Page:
The Great Flood
I've been living in Westlake for 20 years now. Never did I think my investment, my life savings in my home would be in jeopardy. On Feb. 28 2011, at about 4:30 a.m., my basement began to fill with sewage from the floor drain connected to the sanitary sewer.
I understand many other people have had to deal with this as well. I tried to go back to sleep, but the fumes were awful so I had to check into a local hotel for a week. Have I been spoiled? Am I asking too much to have a sanitation system that does not fill my basement with sewage? Apparently so.
Had I known I was living in a mismanaged sewage area, I might have purchased elsewhere. Was anyone else notified by the city that poor management may fill your basement with sewage? Three times in the past six years this has occurred. Luckily I have not remodeled my basement yet and so only lost a washer and dryer.
Have others lost more? Of course. And now the city of Westlake is asking residents to accept a solution which will involve refraining from using any modern convenience which discharges sewage – showering, washing dishes, washing clothes, using the toilet, cleaning, etc., during a rain storm. I can see the sellers’ disclosure now: “You may have to wait until it stops raining to shower, wash clothes or dishes, or relieve yourself, or your basement may fill with sewage. But, we can’t say for certain when this will occur, or even if it will occur, just be vigilant.”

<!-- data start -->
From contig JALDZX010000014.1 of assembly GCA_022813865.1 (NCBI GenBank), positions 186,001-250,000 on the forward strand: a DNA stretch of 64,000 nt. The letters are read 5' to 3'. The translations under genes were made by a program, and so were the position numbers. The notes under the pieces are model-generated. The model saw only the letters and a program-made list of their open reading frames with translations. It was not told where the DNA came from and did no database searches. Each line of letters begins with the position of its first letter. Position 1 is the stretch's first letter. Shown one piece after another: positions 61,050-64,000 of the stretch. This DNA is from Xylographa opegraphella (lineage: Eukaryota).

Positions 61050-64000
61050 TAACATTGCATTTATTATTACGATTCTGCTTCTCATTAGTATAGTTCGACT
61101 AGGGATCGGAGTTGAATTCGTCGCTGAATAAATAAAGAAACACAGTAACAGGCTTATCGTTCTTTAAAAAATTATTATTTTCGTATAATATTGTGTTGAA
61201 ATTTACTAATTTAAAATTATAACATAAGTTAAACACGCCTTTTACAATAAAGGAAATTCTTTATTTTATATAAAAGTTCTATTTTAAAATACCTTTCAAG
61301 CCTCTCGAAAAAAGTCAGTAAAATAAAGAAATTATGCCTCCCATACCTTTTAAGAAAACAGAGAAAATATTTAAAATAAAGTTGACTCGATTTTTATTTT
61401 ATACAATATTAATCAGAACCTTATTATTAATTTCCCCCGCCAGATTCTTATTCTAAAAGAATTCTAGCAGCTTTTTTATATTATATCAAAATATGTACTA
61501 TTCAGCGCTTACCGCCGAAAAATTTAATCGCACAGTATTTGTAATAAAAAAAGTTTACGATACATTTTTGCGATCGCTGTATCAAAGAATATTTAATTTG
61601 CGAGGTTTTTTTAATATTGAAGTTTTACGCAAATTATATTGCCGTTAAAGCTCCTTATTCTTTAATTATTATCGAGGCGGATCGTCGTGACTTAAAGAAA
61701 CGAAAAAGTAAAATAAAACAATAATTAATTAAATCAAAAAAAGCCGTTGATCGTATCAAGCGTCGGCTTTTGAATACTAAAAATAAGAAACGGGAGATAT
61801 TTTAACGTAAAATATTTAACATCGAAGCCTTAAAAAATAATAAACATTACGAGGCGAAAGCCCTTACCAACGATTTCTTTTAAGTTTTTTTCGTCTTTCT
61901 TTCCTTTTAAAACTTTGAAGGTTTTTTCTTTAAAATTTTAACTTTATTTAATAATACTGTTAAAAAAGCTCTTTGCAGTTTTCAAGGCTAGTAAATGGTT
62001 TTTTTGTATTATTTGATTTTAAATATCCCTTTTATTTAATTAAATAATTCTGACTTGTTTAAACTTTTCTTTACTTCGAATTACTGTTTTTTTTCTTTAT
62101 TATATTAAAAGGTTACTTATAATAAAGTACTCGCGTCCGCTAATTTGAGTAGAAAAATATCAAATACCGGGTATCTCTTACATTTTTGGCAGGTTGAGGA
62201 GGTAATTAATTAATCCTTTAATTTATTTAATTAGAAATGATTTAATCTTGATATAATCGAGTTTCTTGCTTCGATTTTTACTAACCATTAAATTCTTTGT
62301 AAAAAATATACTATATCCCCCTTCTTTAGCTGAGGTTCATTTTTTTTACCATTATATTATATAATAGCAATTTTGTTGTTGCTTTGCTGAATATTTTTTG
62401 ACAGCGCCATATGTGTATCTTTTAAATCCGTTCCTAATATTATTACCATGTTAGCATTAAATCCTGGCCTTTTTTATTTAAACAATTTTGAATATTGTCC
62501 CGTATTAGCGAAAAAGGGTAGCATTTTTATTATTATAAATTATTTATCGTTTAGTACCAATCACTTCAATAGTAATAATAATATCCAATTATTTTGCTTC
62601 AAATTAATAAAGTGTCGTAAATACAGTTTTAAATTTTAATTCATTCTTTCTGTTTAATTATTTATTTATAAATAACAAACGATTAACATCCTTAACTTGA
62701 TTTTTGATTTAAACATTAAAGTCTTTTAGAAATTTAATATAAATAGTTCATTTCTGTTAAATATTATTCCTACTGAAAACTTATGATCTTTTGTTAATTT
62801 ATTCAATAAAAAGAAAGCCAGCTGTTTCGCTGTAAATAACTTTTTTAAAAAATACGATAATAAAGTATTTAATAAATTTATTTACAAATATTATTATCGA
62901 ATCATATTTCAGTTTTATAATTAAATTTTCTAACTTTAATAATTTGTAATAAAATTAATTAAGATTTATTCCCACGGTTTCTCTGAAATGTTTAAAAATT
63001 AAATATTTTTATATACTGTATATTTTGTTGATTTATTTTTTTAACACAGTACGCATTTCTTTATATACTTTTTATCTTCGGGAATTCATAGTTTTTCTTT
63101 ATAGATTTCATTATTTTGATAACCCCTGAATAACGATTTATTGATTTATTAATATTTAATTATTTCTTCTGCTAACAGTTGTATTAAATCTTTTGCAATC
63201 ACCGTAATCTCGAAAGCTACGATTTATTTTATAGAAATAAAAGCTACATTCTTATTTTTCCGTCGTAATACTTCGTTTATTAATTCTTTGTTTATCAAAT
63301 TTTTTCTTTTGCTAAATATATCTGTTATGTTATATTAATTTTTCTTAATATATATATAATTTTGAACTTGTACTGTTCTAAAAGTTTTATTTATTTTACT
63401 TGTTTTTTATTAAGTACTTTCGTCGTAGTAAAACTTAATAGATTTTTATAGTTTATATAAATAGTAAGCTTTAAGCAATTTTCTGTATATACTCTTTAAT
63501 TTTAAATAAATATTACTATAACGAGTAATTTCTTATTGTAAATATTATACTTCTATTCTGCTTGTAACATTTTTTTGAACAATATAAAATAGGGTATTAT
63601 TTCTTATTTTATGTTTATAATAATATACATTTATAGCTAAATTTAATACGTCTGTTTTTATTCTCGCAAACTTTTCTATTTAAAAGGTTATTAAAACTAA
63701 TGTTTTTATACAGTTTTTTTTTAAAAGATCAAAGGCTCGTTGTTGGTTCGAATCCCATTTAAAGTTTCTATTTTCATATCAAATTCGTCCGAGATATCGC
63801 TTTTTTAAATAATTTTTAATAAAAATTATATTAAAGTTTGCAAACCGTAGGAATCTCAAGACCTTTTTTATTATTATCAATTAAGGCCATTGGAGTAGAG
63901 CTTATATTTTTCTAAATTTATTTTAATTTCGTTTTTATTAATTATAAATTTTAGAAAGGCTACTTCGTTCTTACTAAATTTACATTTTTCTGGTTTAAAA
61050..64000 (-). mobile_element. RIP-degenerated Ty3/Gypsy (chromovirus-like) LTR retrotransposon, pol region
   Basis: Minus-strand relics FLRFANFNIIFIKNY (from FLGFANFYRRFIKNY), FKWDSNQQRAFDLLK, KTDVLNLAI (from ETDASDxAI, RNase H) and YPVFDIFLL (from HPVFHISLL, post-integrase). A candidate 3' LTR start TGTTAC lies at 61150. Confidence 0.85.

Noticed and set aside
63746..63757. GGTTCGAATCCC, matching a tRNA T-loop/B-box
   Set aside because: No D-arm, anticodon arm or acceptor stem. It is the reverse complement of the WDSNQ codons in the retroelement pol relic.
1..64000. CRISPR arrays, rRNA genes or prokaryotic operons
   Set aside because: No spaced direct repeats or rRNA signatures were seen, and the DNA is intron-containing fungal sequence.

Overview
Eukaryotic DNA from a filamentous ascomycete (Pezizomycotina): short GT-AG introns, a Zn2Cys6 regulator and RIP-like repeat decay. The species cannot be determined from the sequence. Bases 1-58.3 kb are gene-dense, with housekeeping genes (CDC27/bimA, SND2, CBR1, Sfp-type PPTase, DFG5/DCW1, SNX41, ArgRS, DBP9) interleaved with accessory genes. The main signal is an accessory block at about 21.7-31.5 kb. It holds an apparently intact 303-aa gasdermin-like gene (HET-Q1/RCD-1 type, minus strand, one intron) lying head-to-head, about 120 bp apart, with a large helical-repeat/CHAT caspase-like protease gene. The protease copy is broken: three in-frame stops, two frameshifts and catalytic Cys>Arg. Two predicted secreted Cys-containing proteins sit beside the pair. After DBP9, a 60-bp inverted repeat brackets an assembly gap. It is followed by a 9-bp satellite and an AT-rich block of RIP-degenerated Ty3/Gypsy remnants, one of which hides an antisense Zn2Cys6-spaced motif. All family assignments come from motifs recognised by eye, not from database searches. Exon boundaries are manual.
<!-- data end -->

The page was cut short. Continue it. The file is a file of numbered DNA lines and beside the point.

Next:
I know that when life gives you lemons, you are supposed to make lemonade. But what should one make when life fills your basement with sewage?
It is clear to me that the sewage system in this area, which consists of the collection system (all the piping underground) and the Rocky River Waste Water Treatment Plant (WWTP), has been poorly managed. The collection system is managed by each individual city (Westlake, Bay Village, Fairview Park and Rocky River) and the WWTP by a managing committee consisting of individuals from each of the four cities.
Unfortunately, these two interrelated systems are managed separately and independently – and did I mention, poorly (but they have kept expenditures to a minimum)? And in case anyone is wondering how I have arrived at this conclusion – I have met with and spoken with the mayor of Westlake, the city engineer and the supervisor of the WWTP, and I am an engineer.
Many modifications have been made to the WWTP with no analysis of what the modifications will do to the overall system – only the result required by the EPA. And each city (some more than others) has grown and added users to the collection system with no regard that the effect the growth will have on the system. And the cities (at least Westlake) refuse to acknowledge that a problem exists (probably the result of the city’s law department issuing a gag order so as not to implicate the city managers in the mismanagement of the sewage system).
So it is up to all of us to force our city managers (mayor and city council) to publicly acknowledge this problem and find a solution. Please meet, call, write or email your council representative and mayor until we get a solution.
Gotta go now... it’s raining. Have to check my basement.
– Paul Makuh, Westlake